NYC: Traffic Deaths Rose Slightly Last Year


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In the popular imagination, New York City’s streets can resemble an arcade-style obstacle course, a daily life-or-death gamble for pedestrians and drivers alike.

But data to be released Monday by the city’s Department of Transportation may undercut the prevailing view of a menacing metropolis: New York City, it turns out, is among the safest cities in the nation to travel in.

The last two years have had the lowest numbers of traffic deaths since the city began keeping records about a century ago, according to Transportation Department statistics.

The city recorded 269 traffic deaths in 2010, a 5 percent increase from the year before, when fatalities reached a record low. And last year proved particularly dangerous for motorcyclists: lethal crashes involving motorcycles rose 34 percent.

The city’s traffic fatality rate remains among the lowest in the country, holding steady around a quarter of the national rate.

“We have come a long way on safety,” said Janette Sadik-Khan, the city’s transportation commissioner, who has worked to counter unsafe driving through measures that have included creating pedestrian plazas, revamping traffic signals and initiating advertising campaigns against speeding.

“We need to stop thinking about these as accidents,” Ms. Sadik-Khan said. “An accident suggests that it happened by chance. These are crashes that happen by human error, by bad choices, and they are avoidable.”

In 2008, the latest year for which a comparison was available, New York’s streets proved safer than those of any of the other largest American cities, including Chicago, Dallas and Los Angeles.

“It goes against the common perception that this is a big, bad dangerous city,” Ms. Sadik-Khan said.

Still, New York lags behind some other major cities in the world, with London, Paris and Tokyo recording lower fatality rates. The rate in Stockholm, among the world’s safest cities, is about one-third that of New York.

Fatal accidents occurred last year on arterial avenues and side streets alike. The city’s data revealed some trouble spots, including the area around the Manhattan approach to the Queensboro Bridge, and Ocean Avenue in southern Brooklyn.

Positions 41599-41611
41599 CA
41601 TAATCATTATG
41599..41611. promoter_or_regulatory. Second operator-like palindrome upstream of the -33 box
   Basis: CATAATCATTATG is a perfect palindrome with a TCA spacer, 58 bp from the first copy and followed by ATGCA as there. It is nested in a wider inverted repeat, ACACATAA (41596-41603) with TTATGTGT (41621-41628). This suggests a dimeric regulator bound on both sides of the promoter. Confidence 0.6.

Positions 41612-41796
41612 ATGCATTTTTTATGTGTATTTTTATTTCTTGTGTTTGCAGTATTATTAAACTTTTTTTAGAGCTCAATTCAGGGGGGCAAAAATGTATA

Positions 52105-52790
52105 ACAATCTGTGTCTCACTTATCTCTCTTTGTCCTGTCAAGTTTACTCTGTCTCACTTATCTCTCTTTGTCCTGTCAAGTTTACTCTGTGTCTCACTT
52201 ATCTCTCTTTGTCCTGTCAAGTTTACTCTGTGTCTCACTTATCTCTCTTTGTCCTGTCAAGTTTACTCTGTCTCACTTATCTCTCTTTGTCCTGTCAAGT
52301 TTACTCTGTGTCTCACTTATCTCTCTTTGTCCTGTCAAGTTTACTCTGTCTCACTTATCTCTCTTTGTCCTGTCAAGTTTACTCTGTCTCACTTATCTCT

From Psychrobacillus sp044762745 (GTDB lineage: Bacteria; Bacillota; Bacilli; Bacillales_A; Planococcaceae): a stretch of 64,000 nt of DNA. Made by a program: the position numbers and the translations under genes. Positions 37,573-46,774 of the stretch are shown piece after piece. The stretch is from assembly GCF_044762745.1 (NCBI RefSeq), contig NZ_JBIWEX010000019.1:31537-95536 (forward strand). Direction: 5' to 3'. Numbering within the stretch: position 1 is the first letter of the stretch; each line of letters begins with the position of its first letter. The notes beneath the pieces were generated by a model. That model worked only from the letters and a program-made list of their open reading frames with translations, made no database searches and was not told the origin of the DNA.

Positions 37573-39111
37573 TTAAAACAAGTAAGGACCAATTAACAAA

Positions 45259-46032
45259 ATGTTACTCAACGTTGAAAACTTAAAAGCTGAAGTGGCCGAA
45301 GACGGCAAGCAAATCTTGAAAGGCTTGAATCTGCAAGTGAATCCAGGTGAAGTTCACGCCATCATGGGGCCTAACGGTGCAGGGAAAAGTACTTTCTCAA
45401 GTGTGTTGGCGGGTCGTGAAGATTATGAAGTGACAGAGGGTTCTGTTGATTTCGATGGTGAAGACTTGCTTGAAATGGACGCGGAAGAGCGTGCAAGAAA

Motorcycle fatalities accounted for 14 percent of the city’s total traffic deaths, even though motorcycles made up only 2 percent of the city’s registered vehicles.

Deaths related to bicycle crashes rose last year to 18, up from 12 in 2009, despite the installation of hundreds of miles of bicycle lanes throughout the city. Those figures are still lower than the 2008 total of 26 bicycle-related fatalities recorded. The increase may be related to a rise in the number of regular cyclists in the city since the Bloomberg administration began a concerted effort to encourage bipedal commuting.

Deaths of pedestrians declined slightly in 2010, to 151 from 156 in 2009. The city recorded 21 percent fewer pedestrian fatalities last year than in 2001.

In an attempt to reduce crashes that occur at crosswalks, the Transportation Department plans to remove some curbside parking spaces adjacent to intersections along major Manhattan avenues. The program focuses on avenues that have had high rates of accidents involving left-hand turns, but the city declined to identify which avenues would lose parking spots.

City officials have tried to combat speeding and drunken driving with advertising campaigns on subways, bus shelters and television. A campaign aimed at avoiding crosswalk injuries, is planned for the spring; titled “Look Both Ways,” it will encourage pedestrians to do just that.

(Source: NY Times)